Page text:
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Dharbanga, India – Home of the Ramayana

by Gunjan Priya

World travel begins with where you live and this guest post from Gunjan Priya highlights one of the most significant cities in India – Dharbanga, India – Home of the Ramayana.

Located in North Bihar in India, Darbhanga is a fascinating mixture of beauty, history and modernization. Hundreds of ponds, mango orchards, flowers and cattle add to its rural look on the one hand while black serpentine roads, the white buildings of Darbhanga Medical College and beautifully colored high rise hotels and other buildings indicate Darbhanga’s steps toward urbanization.

The original name of Darbhanga was ‘Dwarbang’ which literally means ‘gateway to Bengal.’ People link Darbhanga with the ancient epic Ramayana. Another name associated with Darbhanga is ‘Mithila’ which is originated from the belief that Goddess Sita, daughter of King Mithi was born in this region. Mithilanchal region consists of Darbhanga district, and the neighboring towns Samastipur and Madhubani.

Total population of Darbhanga is around 300,000 of which majority consist of Hindus while the others are Muslims, Christians, Sikhs, Buddhists and Jains. People speak Maithili, Hindi, and most educated people can understand a little English too.

darbhnaga, India adventuresLocated in the alluvial plains of the Ganges River, it has several rivers – Kosi, Bagmati and Kareh– flooding the entire district of Darbhanga every year due to heavy Monsoon rainfall. Darbhanga experiences four seasons in a year. From November to February it is winter there, summer starts in May with hottest temperatures and June sets up with heavy rains. Thus, the best time to visit Darbhanga is from October to November and from February to April.

Darbhanga boasts of being the land of famous ancient Indian scholars like Vidyapati and Mandan Mishra.

The economy of Darbhanga is mainly based on cultivation, but the town area has art, craft, paintings, bakery products and cement factories too. The famous folk art– Madhubani paintings or Mithila paintings originated in this region and even today one can find several Madhubani painting and craft centers all across the town. It is a good source of income for people engaged in handicrafts.

A Local dry fruit called Makhana is another delicacy of Darbhanga. It is grown in ponds and contributes to major portions of the Town’s economy.

Spots to visit in Darbhanga

Darbhanga’ Kings Fort is a beautiful copy of Delhi’s Red Fort and still remains in its glorious color and strength. The local administration has used this fort for housing different colleges of Darbhanga University. Lotuses in ponds inside the fort give a heavenly look to this ancient city.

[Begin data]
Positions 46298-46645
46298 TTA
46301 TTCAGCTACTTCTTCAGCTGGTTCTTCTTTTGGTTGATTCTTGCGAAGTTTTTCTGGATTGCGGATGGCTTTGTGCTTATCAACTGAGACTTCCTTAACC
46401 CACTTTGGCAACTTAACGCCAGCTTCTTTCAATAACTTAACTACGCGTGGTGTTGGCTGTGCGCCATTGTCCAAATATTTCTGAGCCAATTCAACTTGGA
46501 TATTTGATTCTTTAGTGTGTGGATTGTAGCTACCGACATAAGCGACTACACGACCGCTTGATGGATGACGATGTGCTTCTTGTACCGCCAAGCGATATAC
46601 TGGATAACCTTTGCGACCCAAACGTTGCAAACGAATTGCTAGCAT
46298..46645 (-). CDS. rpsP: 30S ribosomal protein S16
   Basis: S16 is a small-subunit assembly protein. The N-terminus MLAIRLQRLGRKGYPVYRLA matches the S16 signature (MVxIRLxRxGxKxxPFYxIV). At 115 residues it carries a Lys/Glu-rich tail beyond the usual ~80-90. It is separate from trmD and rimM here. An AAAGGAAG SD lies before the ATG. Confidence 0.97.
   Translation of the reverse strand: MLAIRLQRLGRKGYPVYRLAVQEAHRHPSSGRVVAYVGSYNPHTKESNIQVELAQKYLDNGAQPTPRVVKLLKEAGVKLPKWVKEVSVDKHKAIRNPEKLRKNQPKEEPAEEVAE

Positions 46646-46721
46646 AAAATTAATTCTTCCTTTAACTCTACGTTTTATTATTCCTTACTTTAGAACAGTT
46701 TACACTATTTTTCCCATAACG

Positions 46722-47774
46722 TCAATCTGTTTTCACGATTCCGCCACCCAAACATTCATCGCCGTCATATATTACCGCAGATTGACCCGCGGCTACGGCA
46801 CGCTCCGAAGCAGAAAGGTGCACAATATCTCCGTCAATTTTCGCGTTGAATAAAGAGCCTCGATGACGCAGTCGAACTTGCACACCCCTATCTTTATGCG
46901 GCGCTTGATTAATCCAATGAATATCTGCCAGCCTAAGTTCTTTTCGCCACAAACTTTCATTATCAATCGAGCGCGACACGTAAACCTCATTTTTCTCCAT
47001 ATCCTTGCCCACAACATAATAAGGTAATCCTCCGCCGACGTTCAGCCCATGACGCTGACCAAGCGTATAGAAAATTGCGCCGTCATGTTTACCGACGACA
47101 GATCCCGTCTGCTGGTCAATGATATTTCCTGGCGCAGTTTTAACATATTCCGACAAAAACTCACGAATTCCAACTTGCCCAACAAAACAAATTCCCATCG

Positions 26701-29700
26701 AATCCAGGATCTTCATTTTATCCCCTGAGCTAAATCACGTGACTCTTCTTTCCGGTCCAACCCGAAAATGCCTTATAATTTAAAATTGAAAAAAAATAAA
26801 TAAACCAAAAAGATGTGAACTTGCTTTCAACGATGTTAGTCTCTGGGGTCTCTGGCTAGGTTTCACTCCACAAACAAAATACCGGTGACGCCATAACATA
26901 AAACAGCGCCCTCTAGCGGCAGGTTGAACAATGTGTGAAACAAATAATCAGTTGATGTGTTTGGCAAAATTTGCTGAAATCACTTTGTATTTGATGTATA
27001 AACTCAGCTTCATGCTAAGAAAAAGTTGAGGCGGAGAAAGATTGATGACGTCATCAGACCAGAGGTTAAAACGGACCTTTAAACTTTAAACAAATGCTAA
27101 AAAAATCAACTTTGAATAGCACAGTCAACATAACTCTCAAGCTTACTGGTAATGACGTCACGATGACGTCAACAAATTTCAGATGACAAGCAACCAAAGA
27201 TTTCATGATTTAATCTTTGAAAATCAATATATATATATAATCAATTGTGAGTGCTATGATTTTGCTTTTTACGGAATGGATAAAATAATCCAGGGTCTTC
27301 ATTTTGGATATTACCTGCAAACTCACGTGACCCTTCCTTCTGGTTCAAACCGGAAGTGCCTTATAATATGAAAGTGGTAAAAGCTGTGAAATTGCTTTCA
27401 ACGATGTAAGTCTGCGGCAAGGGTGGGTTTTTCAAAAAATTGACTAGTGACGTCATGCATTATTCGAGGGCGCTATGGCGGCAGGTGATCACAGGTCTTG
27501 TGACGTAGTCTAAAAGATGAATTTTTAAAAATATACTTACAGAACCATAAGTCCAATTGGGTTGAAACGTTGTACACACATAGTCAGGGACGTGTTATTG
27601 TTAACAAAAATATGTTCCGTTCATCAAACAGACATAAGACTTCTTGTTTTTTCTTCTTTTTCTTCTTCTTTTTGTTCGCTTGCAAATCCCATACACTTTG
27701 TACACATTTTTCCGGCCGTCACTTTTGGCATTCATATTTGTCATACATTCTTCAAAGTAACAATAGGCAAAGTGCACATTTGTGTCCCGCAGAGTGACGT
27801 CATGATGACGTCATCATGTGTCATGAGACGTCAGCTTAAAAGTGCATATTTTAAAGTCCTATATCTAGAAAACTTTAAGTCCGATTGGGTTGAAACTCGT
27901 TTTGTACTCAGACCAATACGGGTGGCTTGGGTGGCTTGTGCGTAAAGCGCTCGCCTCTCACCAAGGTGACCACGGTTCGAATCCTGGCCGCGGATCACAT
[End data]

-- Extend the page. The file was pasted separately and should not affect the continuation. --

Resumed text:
Temples are another beauty of this ancient town. Shyama Mai, Kalisthan are few famous temples here, where thousands of local people make pilgrimages every day.

Gunjan Priya, is a  freelance Journalist from India. She holds an M.A. in Geography and a PG Diploma in Journalism from New Delhi and loves writing, traveling and singing.

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5 thoughts on “Dharbanga, India – Home of the Ramayana

  • November 15, 2010 at 7:54 am
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    I really like the way Darbhanga’s beauty and history has been descripted in this post. It’s really a great thing when someone comes up with such a writing piece, especially about a lesser know place…

  • November 15, 2010 at 8:05 am
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    Good

  • November 15, 2010 at 8:57 am
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    wow….Its a great ..I love King Palace of Darbhanga..I used to go there ..spending hours at University Campus…with my favourite books…It was memorable moment for me,where i have enjoyed a lot with my college friends……

    Thanks a lot for sharing a beautiful experience about my motherland “Darbhanga “………..

    regards,

    Rashmi

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  • December 26, 2010 at 3:48 am
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    Thanks Gunjan for sharing this wonderful piece :)

    Darbhanga is indeed the bedrock of culture and civilization but with changing times, pace of urbanization is finding hard to preserve the character that this great down, once had.

    With jostling places and changing times,I can notice a faint picture of hues of cultural beauty dispersed in the myrad identity of city .

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